About me

PROFILE:
I have been writing poetry and stories since I was a child, and a love of reading was instilled in me from an early age. I am passionate about writing, and hope you enjoy the books I have written. Whilst most of you sleep soundly in your beds, like many Parkinson’s patients, insomnia dictates, so during those hours that sleep eludes me, the house is tranquil and quiet, an atmosphere perfect to immerse myself in writing. My life has been a series of strange events, which have without doubt contributed to my creativity. To publish anything is to bear one’s soul to the world. It is to stand naked and let everyone see who you really are. I have poured my heart and soul out on paper and I hope to share this journey, immersing you in a story, capturing your attention and firing the imagination. Through my writing and public speaking I hope to bring greater awareness to the general public about living with chronic disease.

Friday, June 22, 2018

Hold Still

I was having an X-Ray and the technician said to me “Hold still.” I did my best to stop wriggling and shaking, but it wasn’t good enough to produce a clear X-Ray. The technician had to start again and re-positioned me, repeating loudly in case I was hard of hearing (which I am not), “Hold still” while he quickly disappeared behind the protective booth. Try as I might, I could not stop moving. The technician, rather irritated, repeated the performance once more.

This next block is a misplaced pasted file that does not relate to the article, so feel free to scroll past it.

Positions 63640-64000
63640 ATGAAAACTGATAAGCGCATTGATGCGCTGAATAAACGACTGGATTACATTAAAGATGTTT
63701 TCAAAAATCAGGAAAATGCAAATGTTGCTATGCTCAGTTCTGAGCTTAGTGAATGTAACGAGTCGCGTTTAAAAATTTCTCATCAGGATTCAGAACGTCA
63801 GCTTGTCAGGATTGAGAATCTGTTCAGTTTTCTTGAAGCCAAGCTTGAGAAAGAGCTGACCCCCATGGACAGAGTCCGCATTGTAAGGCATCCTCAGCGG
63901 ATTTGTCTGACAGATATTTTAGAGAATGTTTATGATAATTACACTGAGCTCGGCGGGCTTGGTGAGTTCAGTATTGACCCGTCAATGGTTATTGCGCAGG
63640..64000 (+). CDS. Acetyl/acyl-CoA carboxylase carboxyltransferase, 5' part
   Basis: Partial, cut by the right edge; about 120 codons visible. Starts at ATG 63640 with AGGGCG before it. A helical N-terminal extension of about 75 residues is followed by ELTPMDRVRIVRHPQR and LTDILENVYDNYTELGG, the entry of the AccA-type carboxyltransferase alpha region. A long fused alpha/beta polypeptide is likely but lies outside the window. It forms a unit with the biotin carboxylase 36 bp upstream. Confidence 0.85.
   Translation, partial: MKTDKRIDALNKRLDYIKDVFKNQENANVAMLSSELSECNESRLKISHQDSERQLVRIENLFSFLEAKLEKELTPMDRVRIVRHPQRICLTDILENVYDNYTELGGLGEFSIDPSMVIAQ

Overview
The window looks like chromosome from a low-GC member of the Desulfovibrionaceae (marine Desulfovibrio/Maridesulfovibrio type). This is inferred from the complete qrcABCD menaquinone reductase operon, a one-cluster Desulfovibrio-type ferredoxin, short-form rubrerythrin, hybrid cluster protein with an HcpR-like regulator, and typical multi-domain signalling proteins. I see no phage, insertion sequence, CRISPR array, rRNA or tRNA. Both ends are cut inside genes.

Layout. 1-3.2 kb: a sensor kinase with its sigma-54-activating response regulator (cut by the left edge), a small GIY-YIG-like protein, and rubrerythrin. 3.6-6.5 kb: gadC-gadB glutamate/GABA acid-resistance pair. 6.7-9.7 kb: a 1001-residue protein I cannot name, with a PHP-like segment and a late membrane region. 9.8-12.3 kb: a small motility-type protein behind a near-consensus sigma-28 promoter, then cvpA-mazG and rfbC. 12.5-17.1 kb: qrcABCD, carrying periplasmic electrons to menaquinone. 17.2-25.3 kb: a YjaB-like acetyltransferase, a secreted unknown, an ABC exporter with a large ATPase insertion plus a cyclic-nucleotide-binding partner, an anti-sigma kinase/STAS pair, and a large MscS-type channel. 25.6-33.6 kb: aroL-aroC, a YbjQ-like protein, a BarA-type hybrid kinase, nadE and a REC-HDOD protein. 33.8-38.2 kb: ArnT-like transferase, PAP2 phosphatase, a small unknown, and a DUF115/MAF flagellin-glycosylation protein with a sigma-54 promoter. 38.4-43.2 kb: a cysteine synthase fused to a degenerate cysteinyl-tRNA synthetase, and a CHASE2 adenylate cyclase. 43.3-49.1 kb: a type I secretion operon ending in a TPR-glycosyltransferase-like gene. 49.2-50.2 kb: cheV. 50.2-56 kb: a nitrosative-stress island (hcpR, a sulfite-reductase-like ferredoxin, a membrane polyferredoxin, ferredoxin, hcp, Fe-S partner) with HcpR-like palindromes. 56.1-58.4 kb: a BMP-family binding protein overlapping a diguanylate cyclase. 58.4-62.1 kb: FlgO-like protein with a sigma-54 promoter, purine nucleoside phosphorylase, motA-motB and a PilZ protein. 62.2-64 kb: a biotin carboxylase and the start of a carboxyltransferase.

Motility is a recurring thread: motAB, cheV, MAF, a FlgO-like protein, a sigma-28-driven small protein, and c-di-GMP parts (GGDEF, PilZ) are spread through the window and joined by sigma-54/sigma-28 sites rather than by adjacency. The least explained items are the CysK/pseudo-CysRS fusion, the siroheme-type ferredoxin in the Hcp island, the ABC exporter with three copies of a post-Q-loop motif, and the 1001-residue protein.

Third time lucky, I thought to myself, but I moved just as he was taking the X-ray. By now, he was running out of patience and muttering under his breath, said, “What’s wrong with this idiot?” “I am not an idiot, I have Parkinson’s!” I replied indignantly, furious with his lack of empathy. If anyone was an idiot, it was the technician, but of course, my good manners refrained me from saying this out loud. He stopped in his tracks and stood still. Slowly turning around, he looked me in the face for the first time since I had entered the room and apologized.

He had seen ‘Gaucher disease’ and the instructions of what needed to be X-rayed on the form I’d given him. It was written quite clearly a little further down the page, that I also suffer from Parkinson’s, but he had not bothered to read everything. If he’d had the decency to look at me, he would have realised I have Parkinson’s.

You’ll be pleased to know that for the fourth X-Ray, I held my breath and concentrated hard on not moving. Success at last and I was able to leave the X-Ray department.


Years ago, one would have to wait a considerable time for the X-Ray, which would be inside a large brown envelope. Today it’s much easier, as X-Rays along with a written report, go straight into the hospital’s computer system. By the time I got back upstairs to the ward, the doctor had already seen my X-Ray and read the report. How times have changed.

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